LA Times Today: How Micro Forests Combat Climate Change in LA
California’s latest climate assessment projects that heatwaves will become more intense, last longer and will happen more frequently in the years ahead.
From 1980 to 2000, there were an average of six annual extreme heat days in Los Angeles. By 2050, that number is predicted to increase to 22 days. This is just one of the many reasons the LA Parks Foundation recently launched the Park Forest Initiative.
It is aimed at installing micro forests throughout Los Angeles to combat the urban heat island effect, close the climate gap, and grow our urban canopy.
At a recent planting at Harbor Regional Park, crews planted 12 trees. Tree Surgeon Supervisor Leon Boroditsky explained how the trees will benefit the space.
“We have a large exercise area inside Harbor Regional Park. We would like to bring shade to the people using the equipment. Also, there are walkways that go through. We like to shade the walkways. That’s really important,” Boroditsky said.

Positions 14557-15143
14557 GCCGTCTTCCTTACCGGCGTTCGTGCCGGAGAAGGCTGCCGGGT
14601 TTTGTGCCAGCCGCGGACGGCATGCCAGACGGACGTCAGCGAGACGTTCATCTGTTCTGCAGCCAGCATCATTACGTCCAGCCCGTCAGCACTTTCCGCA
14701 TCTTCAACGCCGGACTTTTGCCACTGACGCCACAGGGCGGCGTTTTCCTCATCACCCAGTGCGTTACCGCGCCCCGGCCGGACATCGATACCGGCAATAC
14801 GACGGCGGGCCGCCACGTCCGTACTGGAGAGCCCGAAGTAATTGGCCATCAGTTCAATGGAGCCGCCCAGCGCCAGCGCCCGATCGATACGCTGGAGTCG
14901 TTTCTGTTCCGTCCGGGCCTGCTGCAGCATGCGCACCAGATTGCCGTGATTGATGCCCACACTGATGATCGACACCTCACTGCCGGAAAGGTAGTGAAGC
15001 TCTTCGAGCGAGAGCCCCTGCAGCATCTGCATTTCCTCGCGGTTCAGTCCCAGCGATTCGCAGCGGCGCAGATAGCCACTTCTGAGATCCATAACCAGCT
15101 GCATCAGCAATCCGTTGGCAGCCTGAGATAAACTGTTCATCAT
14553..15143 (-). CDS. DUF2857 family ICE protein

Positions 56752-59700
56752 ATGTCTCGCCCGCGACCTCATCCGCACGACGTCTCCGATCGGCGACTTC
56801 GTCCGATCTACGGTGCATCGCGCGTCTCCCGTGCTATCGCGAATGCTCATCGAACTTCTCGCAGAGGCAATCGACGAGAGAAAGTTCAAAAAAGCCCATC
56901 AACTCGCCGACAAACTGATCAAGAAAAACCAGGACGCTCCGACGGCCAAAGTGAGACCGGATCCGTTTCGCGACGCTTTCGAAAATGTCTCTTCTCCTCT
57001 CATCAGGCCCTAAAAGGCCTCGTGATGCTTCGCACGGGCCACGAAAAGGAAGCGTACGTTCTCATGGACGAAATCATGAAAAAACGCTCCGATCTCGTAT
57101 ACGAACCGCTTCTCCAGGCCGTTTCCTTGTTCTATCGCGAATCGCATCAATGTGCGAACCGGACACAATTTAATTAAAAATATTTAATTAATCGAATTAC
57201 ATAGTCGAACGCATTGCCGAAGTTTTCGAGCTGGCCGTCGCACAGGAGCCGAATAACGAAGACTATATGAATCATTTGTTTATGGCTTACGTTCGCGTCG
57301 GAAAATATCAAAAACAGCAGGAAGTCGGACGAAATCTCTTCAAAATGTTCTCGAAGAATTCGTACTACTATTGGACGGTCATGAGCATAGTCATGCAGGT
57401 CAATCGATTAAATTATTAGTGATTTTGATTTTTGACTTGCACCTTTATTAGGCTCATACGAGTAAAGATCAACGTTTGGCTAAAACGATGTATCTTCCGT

Carolyn Ramsay, the executive director of the LA Parks Foundation, talked about the long-term goals the organization has for the micro forest program.
“We’ve installed eight forests in the first year and our goal is to plant 10 forests a year for the next 10 years. We actually stole the idea from Paris. They launched a micro forest initiative a few years ago, and I read about it and instantly vacuumed up all the information I could get on it. Then, we created and adapted our LA Park Forest Initiative to LA city parks,” Ramsay said.
Climate change was the key motivator for the initiative.